Lighthouse on St Anthony Head
Lighthouse on St Anthony Head

At Porthscatho, we decided to try to get to Treworlas for the 15:15 No 50 bus back to St Mawes - the alternative was a later bus to Truro, and a longer and less attractive journey back to Falmouth.

Porthbeor Beach
Porthbeor Beach

Fortunately, we made it with 20 minutes to spare. The bus stop at Treworlas is not attractive - a busy road, no view, and no pub. But our thanks to the kind lady in the nearby house who came out to tell us that the bus actually stopped 100 yards from where we had been waiting.

Once back at St Mawes, we stopped for a pint and then took the ferry back to Falmouth, then a taxi to Pennance.


Field Bindweed


24 June 2009: South West Coast Path, Pennance - Falmouth (Prince of Wales Pier)

7.0 km (4.4 miles)

Falmouth Docks
Ship in Falmouth Docks

With two relatively hard days behind us, we decided on a rest day. Haydn and Pat still needed to walk the short section of the Coast Path from Pennance to Falmouth I had walked in the morning on Sunday (21 June 2009). We therefore made a late start and walked into Falmouth for lunch (cornish pasties).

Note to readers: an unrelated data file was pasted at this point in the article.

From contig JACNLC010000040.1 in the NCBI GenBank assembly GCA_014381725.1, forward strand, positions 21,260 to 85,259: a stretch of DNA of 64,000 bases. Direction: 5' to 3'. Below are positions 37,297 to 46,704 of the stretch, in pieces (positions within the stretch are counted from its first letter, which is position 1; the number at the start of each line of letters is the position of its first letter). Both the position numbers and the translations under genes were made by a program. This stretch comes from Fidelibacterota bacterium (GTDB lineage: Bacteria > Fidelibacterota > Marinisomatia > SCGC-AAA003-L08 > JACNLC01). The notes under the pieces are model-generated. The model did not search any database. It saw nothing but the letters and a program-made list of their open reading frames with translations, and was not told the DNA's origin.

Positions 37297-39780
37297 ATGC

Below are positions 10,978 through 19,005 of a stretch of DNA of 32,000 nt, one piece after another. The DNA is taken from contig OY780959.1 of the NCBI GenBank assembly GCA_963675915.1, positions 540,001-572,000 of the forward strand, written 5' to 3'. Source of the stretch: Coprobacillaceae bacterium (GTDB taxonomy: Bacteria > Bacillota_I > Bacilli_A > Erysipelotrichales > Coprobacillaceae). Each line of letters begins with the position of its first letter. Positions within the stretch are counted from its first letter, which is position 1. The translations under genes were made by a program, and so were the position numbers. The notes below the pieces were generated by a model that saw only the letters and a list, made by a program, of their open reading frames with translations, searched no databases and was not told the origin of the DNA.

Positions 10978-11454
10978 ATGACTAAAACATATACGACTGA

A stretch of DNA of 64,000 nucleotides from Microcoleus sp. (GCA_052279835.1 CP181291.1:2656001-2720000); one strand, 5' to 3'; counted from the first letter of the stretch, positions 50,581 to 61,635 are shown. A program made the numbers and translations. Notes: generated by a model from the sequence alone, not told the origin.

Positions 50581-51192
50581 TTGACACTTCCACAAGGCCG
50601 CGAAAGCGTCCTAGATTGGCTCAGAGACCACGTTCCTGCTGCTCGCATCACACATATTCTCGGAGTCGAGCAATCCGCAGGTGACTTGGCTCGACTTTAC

River Fal
Ships laid up in the river Fal

The afternoon was occupied by a boat trip (in Enterprise II) up the river to Truro - well worthwhile. There are some very large ships laid up in the river Fal, waiting for the economy to recover.

The boat actually only took us to Malpas, as the tide was against us, but there was a connecting bus laid on to cover the last couple of miles.

In Truro we looked round the cathedral and then caught the train back to Falmouth, and a taxi back to Pennance.

Truro cathedral
Truro cathedral

Common Mallow


25 June 2009: South West Coast Path, Lizard - Poldhu Cove

14.8 km (9.3 miles)

Most southerly point
Most southerly point

We decide to walk the section of the Coast Path from Lizard to Poldhu Cove today. There is a bus between Poldhu and Lizard (the No 33, Lizard to Helston), so we drive to Poldhu, park the car and take the bus into Lizard village.

Kynance Cove
Kynance Cove

From the centre of Lizard village we walk to the 'Most Southerly Point' (as it is named on the direction signs in the village), using the footpath provided by the National Trust alongside the road.